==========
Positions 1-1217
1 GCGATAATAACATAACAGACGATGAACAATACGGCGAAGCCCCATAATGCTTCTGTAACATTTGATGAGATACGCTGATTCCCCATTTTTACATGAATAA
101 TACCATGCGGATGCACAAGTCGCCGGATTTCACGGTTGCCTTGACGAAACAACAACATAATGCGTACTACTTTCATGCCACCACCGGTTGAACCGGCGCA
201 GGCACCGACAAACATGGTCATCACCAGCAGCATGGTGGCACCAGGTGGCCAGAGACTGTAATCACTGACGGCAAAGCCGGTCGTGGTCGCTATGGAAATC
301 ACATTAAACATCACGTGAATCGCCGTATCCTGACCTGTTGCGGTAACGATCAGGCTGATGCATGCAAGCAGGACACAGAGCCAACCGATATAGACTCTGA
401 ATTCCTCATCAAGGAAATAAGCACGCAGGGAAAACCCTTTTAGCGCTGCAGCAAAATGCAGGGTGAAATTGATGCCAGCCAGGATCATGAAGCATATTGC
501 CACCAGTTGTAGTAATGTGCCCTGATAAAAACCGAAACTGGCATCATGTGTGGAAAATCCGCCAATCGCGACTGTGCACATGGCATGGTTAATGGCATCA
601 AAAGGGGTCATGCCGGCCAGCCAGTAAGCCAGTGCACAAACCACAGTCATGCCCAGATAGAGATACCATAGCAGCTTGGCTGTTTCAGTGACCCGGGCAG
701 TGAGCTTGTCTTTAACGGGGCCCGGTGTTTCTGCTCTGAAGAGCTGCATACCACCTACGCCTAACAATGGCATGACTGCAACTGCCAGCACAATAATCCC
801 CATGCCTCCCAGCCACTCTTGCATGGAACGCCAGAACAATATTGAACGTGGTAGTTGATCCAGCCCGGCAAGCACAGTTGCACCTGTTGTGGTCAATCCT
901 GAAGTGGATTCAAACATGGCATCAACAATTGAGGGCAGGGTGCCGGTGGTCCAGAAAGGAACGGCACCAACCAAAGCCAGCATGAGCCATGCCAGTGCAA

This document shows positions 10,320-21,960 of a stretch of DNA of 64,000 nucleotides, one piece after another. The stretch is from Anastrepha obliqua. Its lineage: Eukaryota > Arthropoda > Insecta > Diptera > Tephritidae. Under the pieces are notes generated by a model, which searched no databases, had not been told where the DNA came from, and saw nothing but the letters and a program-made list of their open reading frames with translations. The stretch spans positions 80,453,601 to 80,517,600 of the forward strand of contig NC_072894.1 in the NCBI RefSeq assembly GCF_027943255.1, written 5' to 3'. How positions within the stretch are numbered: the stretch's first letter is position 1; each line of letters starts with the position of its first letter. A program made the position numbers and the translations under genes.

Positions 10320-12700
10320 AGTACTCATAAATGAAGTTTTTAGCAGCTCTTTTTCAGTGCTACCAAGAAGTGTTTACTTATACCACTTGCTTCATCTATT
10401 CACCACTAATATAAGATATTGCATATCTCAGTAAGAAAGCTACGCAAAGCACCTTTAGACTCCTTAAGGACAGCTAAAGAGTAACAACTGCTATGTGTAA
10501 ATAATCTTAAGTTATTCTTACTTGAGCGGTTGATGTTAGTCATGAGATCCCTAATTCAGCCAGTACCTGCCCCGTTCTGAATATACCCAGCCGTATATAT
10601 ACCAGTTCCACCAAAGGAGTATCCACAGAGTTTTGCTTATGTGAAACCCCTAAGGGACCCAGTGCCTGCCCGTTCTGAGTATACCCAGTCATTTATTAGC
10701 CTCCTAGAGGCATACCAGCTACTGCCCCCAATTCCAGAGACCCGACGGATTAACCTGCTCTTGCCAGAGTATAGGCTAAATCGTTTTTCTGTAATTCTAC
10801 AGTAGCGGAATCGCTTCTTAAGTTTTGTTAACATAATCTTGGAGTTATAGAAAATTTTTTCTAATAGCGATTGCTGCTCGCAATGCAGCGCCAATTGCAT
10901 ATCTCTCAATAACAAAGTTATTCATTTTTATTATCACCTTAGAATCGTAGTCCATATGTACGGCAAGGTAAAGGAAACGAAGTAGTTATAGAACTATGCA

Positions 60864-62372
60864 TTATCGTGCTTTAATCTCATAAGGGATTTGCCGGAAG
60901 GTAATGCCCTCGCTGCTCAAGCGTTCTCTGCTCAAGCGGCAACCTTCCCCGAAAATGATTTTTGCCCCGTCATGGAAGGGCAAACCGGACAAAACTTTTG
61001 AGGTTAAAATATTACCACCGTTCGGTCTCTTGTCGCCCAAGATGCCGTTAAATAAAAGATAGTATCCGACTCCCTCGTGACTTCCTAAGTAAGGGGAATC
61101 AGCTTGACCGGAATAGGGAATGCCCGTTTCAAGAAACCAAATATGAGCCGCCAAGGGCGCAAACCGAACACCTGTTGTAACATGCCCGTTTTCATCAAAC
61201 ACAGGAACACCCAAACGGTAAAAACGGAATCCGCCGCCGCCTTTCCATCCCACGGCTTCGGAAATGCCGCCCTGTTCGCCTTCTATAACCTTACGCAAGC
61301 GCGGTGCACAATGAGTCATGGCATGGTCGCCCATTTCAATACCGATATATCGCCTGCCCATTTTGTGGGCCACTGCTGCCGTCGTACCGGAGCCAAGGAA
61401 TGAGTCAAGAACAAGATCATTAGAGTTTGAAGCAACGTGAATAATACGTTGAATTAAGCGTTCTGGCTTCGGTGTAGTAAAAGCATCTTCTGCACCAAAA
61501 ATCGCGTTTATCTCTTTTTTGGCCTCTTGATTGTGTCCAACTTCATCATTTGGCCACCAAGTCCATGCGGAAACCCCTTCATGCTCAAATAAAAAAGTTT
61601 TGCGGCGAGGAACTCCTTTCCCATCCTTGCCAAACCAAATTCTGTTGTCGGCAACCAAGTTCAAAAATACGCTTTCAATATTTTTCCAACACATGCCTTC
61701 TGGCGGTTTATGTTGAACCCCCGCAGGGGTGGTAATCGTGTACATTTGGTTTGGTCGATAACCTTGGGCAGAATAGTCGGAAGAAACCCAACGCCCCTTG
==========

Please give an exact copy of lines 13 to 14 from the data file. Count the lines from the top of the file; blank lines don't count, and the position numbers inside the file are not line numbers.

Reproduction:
Positions 10320-12700
10320 AGTACTCATAAATGAAGTTTTTAGCAGCTCTTTTTCAGTGCTACCAAGAAGTGTTTACTTATACCACTTGCTTCATCTATT